When it comes to financial planning, many people seem to just bury their heads in the sand and hope for the best. There is so much information available through the Internet, cable networks and how-to books that it can be overwhelming, with the result that you end up doing nothing.
A little education can give you enough confidence to take the first step or to remain steadfast in moving toward your goals. Let’s review some basic information about saving, investing and spending.
Certified financial planners can help you put your financial house in order. No, they won’t balance your checkbook, but they will help you set some realistic financial goals in regard to budgeting, saving for a rainy day and your retirement. A financial advisor can also give you a serious reality check about debt – how to avoid it, or how to dig yourself out of it. In addition, some financial advisors can provide advice on basic insurance needs and even make recommendations regarding such investment avenues as mutual fund picks. Beware: anyone can call himself or herself a financial advisor; look for industry designations such as CFP (certified financial planner). Be prepared to spend between $125 and $165 an hour for the assistance of a financial planner.
Once you have accumulated between $75,000 and $100,000, it’s time to contact an investment manager, wealth advisor or money manager. The primary job of these individuals is to make sure your money is working for you and that you are receiving the best return on your investment, i.e. stocks, mutual funds, bonds and cash investments. Investment managers generally make specific recommendations in regard to your wealth.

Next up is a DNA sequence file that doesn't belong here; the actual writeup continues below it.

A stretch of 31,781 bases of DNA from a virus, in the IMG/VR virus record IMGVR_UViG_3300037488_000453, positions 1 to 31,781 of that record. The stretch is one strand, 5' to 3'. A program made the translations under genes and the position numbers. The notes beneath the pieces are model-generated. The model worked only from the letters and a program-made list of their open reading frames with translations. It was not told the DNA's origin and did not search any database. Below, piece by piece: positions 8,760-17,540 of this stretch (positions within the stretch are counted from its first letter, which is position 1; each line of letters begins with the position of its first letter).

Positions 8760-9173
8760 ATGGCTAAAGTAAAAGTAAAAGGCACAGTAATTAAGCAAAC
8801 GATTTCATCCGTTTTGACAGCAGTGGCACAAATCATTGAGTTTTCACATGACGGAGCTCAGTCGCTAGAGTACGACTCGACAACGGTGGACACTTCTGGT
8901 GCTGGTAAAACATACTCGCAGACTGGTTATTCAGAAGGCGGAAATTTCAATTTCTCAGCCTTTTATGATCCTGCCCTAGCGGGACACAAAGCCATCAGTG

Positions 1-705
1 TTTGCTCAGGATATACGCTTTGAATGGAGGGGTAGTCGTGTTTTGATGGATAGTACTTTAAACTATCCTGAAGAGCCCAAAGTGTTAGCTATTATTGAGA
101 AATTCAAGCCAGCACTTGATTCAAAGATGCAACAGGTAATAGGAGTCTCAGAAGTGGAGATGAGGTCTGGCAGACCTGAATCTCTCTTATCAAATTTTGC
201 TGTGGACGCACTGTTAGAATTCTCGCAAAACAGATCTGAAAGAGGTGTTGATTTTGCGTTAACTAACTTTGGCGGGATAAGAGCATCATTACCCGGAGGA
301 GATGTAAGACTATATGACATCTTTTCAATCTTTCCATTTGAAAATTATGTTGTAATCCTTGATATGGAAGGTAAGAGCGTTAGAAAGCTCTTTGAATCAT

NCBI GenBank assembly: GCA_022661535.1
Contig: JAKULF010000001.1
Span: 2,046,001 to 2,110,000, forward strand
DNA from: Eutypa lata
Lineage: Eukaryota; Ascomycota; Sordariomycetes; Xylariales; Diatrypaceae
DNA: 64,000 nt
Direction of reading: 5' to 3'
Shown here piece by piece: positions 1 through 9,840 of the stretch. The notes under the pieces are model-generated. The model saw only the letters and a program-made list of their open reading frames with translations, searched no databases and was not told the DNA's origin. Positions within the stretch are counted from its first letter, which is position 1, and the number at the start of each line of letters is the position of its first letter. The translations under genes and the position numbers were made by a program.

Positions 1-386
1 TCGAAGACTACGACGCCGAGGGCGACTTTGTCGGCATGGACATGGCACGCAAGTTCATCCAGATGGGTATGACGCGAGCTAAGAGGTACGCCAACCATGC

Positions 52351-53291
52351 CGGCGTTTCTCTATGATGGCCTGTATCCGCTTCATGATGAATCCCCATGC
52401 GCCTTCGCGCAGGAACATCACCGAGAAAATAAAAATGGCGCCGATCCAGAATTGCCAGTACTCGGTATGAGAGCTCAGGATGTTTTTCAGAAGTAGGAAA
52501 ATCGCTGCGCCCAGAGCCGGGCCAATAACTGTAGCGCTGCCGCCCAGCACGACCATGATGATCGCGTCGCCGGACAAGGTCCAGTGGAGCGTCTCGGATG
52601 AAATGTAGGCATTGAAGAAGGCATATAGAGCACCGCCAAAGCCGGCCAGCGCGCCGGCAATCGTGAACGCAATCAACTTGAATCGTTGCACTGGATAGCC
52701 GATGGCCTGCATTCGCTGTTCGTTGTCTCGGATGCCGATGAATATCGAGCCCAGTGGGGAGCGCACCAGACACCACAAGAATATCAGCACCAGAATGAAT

After an initial evaluation of your lifestyle and your ultimate financial goals, some will take over your assets completely so you don’t have to think about it. If you have sizable assets, wealth money managers will also coordinate with insurance, tax and estate-planning experts to round out your financial planning. Plan on paying an annual fee for the services of an investment manager, based on the size of your portfolio. Beware: look for a manager who will provide you with personalized attention and customization, no matter the size of your portfolio.
If you choose to go it alone, explore the option of online financial planning. Many services offer worksheets, educational information and software that can help you organization your finances. But, organization is the key word here. You have to keep up with the “paperwork” on a continual basis.
To find the right financial professional for your specific needs, word of mouth is usually the best way. Ask friends and family. Ask individuals who are currently in a tax bracket well above your own. Remember, they got there somehow, perhaps with assistance from a trusted financial expert.
Now for a few quick tips to get you started or to remind you to stay the course:
Pay off your unsecured debt. Make more than the minimum payment each month.
Get a copy of your credit report and immediately correct any inaccuracies.
Save as much as you can. Start early, but remember, it’s never too late to start.
A 401(k) is one of the easiest and best ways to save for retirement.
Set realistic immediate financial goals, but dream big so your financial plan reaches for the stars.